This is not only the first cluster competition for the team from the University of the Pacific, but also the first time any of the students have done anything at all HPC-related.
Under the mentorship of Oak Ridge National Lab and their hardware sponsor Appro, the team gave it their best against much more experienced competitors. They posted a respectable 2.33 Teraflop/s LINPACK, which was good enough to put them into fourth place going into the application round of the competition.
On the scientific apps, Team Venus was, as they put it, “Either strong or struggling.” While they all have computer science backgrounds, they don’t have much (if any) experience in running large-scale scientific research applications. But they persevered and busily worked to get their ‘struggle’ apps functioning at a reasonable level.
Team Venus is also noteworthy because it’s the first all-female team to compete in an SCC. This attracted a lot of attention and helped shine a brighter light on women in STEM fields, and on the cluster competition in general.
But they aren’t the first female competitors. Over the years, many teams have had female members and coaches. The Asian teams have had several females on their teams, and Team Taiwan’s player/spokesperson is usually a female. Team Russia (2010 and 2011) had a female coach and female team members, and teams at the ISC’12 SCC also sported women competitors.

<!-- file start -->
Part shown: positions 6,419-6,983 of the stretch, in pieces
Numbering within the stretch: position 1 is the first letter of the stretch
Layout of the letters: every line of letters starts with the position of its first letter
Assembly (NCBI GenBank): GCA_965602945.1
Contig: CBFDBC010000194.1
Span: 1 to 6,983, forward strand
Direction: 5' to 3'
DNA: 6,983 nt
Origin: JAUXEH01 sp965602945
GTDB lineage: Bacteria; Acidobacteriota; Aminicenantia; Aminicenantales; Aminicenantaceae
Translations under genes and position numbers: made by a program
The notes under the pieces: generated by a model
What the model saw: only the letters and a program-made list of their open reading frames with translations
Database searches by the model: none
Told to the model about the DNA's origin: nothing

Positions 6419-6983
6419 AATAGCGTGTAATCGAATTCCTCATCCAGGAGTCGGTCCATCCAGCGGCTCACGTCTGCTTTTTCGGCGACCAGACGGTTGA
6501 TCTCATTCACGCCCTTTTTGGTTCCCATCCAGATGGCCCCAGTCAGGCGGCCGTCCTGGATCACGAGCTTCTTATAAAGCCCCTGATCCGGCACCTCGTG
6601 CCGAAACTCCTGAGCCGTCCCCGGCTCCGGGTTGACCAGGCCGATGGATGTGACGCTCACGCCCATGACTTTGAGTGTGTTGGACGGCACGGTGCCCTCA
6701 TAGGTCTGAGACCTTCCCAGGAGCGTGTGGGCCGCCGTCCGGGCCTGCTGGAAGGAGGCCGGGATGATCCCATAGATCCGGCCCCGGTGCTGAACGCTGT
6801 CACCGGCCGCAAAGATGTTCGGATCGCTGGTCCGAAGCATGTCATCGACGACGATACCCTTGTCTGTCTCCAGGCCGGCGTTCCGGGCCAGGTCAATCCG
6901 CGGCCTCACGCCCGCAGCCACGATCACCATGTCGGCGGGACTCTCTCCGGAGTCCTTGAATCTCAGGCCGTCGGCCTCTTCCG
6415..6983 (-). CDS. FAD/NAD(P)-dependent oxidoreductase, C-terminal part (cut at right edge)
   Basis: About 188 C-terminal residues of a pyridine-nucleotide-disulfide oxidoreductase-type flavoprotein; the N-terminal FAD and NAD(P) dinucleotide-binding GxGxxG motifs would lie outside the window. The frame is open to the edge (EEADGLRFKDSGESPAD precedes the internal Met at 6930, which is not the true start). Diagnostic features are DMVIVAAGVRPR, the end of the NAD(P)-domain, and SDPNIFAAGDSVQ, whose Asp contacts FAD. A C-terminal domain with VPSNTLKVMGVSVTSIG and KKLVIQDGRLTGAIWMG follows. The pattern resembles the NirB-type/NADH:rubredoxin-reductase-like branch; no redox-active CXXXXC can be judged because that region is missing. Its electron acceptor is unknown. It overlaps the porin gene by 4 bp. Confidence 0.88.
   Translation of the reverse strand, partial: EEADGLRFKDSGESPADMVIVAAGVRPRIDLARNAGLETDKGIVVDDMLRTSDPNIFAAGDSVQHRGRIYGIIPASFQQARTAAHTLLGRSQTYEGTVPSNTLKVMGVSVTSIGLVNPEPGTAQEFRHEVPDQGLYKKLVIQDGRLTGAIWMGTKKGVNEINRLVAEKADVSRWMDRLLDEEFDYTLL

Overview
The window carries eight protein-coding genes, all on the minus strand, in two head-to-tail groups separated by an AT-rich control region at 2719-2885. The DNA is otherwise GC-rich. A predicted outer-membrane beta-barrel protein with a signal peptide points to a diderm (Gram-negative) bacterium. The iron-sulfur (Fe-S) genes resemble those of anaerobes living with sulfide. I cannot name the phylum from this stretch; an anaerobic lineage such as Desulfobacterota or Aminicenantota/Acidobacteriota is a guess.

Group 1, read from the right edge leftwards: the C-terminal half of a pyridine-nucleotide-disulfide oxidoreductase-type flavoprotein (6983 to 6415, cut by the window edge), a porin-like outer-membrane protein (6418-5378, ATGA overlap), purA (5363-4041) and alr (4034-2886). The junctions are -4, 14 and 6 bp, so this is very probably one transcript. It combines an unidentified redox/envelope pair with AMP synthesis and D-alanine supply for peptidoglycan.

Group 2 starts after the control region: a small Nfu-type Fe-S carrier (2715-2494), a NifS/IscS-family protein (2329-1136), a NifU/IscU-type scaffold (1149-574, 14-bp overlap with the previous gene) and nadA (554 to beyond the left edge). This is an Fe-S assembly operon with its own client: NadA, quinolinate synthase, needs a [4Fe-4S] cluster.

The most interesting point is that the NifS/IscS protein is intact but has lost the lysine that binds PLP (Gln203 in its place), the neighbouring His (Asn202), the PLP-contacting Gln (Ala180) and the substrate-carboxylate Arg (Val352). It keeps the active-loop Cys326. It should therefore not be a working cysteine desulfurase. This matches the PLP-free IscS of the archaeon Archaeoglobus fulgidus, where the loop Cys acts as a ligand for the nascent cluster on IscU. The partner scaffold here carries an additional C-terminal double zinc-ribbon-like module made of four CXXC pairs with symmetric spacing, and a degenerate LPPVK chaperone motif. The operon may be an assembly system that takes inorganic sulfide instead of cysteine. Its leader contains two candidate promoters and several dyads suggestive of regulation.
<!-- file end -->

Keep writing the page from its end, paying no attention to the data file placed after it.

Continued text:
Although HPC and computing in general is predominantly made up of humans of the male persuasion, it’s a mistake to say that it’s completely male-dominated these days. There are many women engineers, researchers, and scientists. The male-female ratio isn’t 50-50, but it’s not 90-10 either, and over time it continues to change.
Aside from Team Venus, I think there were four or five women on the SCC teams this year – about the same number as in 2011 and 2010. I don’t have accurate stats on female participation because it’s not something I’ve been tracking; my coverage focuses on team and individual personalities, what they’ve built, and how they deal with the challenges presented by the competition. To me, that’s the interesting stuff. And Team Venus, regardless of gender, was an interesting team to observe and definitely added some personality to the 2012 SCC.